Sequoia Capital’s Alfred Lin made a name for himself as a loyal confidant to the tenacious, often-doubted founders of companies like DoorDash and Airbnb, a commitment that helped catapult him to the No. 1 spot on Forbes’ list of top venture capitalists. Then Sam Bankman-Fried, the founder of FTX, entered his life.
The spectacular flameout of the cryptocurrency exchange over the past couple of weeks has wiped away the $214 million that entities connected with Sequoia put into the firm and blemished the reputation of one of Silicon Valley’s most esteemed venture firms. In a sign of how humbling the saga has been for Sequoia, Lin and the firm’s U.S. leader Roelof Botha and crypto-focused partner Shaun Maguire, on Tuesday held a call with the firm’s limited partners to apologize for the firm’s investment in FTX and to share the lessons they’ve learned so far amid FTX’s bankruptcy proceedings, according to a person with direct knowledge of the matter.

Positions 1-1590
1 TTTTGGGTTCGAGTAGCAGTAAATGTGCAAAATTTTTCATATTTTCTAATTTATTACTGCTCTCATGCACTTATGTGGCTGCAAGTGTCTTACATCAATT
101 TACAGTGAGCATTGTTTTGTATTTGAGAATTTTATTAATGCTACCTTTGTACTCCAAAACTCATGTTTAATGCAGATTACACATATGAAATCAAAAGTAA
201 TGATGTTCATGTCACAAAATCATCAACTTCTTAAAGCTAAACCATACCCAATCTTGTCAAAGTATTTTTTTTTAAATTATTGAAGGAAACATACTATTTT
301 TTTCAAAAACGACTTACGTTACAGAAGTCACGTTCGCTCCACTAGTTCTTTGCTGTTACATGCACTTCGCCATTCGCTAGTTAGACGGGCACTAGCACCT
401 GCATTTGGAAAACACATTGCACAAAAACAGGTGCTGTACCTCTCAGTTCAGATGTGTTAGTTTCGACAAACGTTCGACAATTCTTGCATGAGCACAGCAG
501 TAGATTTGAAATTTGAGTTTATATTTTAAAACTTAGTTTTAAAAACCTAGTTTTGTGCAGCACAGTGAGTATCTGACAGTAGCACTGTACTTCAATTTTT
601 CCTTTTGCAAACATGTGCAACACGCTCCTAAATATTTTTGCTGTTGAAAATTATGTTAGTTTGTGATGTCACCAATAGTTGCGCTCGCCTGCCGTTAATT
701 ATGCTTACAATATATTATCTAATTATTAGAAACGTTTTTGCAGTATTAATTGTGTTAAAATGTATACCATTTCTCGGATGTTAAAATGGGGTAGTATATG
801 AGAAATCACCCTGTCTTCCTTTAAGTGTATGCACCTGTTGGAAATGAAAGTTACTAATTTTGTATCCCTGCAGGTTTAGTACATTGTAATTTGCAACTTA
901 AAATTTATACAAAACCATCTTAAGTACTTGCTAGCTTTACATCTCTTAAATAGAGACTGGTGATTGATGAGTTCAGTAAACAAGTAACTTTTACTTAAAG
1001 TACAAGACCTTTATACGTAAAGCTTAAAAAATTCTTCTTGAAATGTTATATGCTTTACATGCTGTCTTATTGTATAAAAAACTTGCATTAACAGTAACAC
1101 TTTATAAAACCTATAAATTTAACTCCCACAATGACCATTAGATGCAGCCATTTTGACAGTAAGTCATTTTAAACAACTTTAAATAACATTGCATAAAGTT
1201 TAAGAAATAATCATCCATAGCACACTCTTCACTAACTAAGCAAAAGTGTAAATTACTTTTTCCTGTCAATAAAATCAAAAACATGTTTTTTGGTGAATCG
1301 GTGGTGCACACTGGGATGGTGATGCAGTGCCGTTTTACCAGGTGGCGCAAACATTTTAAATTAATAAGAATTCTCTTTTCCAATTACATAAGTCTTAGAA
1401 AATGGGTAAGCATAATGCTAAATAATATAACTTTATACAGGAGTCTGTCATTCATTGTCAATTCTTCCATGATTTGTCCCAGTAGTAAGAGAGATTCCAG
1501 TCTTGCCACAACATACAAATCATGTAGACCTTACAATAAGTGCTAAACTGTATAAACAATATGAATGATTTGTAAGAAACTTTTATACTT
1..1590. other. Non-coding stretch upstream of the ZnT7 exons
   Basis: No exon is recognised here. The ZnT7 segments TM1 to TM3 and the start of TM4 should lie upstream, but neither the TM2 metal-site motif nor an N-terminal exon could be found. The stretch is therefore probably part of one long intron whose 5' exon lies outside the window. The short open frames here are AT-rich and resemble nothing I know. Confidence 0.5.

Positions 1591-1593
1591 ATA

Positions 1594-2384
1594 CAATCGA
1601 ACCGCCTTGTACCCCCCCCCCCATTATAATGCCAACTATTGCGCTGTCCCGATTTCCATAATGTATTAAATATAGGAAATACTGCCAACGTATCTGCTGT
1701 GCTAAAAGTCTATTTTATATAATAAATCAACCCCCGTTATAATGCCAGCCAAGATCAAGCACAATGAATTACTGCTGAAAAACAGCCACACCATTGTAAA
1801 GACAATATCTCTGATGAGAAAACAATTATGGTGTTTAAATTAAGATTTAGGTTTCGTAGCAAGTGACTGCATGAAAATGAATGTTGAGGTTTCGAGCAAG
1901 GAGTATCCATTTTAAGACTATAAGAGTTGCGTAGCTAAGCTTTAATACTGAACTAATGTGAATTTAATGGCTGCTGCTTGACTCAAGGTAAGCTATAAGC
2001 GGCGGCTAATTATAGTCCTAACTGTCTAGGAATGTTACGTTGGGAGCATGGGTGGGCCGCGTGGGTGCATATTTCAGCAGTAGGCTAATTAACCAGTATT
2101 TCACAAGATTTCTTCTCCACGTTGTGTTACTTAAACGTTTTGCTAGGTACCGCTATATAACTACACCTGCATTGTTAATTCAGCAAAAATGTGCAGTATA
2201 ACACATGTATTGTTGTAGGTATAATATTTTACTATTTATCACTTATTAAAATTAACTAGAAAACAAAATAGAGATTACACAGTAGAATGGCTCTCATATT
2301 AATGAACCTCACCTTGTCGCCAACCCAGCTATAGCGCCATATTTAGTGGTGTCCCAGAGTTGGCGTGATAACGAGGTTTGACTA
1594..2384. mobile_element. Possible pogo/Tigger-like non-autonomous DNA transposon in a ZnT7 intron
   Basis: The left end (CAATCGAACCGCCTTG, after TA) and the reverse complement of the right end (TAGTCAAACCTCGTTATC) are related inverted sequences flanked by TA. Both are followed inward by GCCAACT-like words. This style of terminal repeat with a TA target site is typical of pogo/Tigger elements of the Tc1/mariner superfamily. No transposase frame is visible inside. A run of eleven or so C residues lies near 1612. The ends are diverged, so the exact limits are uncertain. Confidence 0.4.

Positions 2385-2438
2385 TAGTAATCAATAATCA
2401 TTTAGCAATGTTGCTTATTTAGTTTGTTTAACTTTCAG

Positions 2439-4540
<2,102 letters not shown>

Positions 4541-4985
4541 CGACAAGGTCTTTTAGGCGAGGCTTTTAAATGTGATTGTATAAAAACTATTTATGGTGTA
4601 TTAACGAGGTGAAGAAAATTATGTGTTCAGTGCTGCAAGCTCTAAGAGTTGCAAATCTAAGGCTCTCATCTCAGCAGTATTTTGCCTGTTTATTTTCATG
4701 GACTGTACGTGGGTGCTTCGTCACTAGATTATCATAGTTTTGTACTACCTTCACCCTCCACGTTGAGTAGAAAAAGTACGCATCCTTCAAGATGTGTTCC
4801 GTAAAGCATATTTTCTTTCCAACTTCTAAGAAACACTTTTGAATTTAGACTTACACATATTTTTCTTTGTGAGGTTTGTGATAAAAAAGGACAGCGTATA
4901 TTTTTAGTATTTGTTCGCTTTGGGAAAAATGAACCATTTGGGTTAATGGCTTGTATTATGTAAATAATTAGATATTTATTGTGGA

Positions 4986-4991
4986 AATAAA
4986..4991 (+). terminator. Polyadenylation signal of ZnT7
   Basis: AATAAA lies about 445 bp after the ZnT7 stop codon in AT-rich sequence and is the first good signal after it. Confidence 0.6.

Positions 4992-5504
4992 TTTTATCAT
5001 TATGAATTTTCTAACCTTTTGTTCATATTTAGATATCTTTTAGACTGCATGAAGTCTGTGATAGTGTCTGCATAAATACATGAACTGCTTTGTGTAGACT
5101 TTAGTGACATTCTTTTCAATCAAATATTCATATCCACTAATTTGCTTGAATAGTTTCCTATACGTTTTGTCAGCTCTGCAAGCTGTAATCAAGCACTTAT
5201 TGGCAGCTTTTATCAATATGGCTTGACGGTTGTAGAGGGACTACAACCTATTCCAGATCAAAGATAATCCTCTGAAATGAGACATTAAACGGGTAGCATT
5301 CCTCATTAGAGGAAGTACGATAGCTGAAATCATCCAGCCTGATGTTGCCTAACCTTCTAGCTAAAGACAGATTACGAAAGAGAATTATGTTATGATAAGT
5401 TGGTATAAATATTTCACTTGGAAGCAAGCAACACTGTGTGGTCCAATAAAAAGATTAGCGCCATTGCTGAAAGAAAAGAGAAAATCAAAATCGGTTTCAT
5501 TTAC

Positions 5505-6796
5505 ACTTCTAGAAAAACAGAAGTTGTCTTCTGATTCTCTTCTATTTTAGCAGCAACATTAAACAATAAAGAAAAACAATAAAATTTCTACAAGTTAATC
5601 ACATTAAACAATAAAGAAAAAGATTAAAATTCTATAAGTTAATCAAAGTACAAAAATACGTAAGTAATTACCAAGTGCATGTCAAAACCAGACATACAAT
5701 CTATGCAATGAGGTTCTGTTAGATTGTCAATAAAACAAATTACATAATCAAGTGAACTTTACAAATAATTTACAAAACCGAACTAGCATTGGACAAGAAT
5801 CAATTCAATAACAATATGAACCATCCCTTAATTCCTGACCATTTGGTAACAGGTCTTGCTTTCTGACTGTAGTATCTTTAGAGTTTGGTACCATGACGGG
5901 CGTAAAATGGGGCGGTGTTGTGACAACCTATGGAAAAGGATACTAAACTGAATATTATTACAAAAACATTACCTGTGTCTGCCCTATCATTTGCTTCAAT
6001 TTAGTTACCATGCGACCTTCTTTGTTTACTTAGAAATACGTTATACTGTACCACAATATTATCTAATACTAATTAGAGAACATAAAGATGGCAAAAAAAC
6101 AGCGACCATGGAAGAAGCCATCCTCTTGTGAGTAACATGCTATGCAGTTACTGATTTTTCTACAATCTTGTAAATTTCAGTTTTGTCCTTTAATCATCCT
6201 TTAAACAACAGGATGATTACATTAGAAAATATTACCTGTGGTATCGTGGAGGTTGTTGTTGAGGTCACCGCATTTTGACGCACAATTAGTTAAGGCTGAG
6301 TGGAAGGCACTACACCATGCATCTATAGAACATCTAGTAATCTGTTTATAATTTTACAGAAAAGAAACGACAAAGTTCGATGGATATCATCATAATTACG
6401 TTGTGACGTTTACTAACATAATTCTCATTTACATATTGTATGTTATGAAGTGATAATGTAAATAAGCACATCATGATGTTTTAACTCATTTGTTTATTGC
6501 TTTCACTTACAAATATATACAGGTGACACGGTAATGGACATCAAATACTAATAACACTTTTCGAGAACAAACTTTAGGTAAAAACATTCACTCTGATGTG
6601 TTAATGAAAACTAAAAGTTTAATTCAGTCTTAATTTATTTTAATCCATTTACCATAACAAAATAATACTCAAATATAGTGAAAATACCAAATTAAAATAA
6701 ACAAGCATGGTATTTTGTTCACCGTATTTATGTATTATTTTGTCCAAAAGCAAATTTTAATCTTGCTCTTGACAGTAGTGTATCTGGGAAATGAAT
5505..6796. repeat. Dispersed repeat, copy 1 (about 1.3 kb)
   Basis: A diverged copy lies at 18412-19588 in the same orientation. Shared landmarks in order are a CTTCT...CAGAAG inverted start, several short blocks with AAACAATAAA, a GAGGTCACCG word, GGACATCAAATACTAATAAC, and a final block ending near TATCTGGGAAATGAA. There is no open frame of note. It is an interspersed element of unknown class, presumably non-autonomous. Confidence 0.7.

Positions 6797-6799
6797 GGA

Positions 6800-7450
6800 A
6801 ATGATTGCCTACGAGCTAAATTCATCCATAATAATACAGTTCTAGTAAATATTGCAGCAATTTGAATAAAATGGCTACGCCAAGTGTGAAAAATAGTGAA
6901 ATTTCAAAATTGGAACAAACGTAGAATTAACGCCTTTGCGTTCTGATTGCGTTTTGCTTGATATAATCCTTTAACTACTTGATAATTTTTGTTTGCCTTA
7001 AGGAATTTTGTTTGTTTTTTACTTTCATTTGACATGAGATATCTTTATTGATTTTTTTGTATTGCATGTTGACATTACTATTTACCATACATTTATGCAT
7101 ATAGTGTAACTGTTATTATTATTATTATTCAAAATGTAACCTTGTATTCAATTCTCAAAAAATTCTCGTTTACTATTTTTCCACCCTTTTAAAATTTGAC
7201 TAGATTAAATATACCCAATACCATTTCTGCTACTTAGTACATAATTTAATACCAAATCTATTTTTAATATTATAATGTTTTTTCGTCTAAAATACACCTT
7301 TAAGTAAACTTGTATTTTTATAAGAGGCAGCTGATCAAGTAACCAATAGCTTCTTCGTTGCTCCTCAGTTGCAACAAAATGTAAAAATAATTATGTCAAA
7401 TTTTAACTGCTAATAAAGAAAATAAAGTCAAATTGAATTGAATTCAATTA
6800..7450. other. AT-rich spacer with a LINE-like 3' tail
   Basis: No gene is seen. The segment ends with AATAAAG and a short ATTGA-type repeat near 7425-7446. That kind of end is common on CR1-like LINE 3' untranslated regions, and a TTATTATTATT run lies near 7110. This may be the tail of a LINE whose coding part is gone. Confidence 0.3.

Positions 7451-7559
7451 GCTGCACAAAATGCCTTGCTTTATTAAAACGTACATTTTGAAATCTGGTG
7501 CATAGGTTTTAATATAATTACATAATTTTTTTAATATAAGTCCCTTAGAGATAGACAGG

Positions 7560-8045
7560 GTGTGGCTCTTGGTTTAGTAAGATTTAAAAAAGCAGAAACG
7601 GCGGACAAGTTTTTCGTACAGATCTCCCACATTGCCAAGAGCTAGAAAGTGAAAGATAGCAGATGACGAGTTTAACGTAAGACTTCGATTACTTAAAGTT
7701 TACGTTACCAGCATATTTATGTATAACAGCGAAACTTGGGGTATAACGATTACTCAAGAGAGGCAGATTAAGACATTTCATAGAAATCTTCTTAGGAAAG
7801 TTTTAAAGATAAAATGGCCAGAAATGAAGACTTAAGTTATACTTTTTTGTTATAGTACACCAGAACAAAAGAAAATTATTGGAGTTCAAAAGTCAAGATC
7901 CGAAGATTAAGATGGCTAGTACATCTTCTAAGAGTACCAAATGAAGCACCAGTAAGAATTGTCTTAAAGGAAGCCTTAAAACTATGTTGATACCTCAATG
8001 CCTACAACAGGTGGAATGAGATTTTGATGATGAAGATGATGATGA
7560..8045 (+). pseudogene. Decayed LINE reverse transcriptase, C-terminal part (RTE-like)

Lin told the limited partners that Bankman-Fried had misled Sequoia about the relationship between FTX and Alameda Research. Moving forward, Sequoia partners said they would be more cautious about making substantial investments in companies whose founders they did not have a longstanding relationship with for investments made out of its global growth and expansion funds.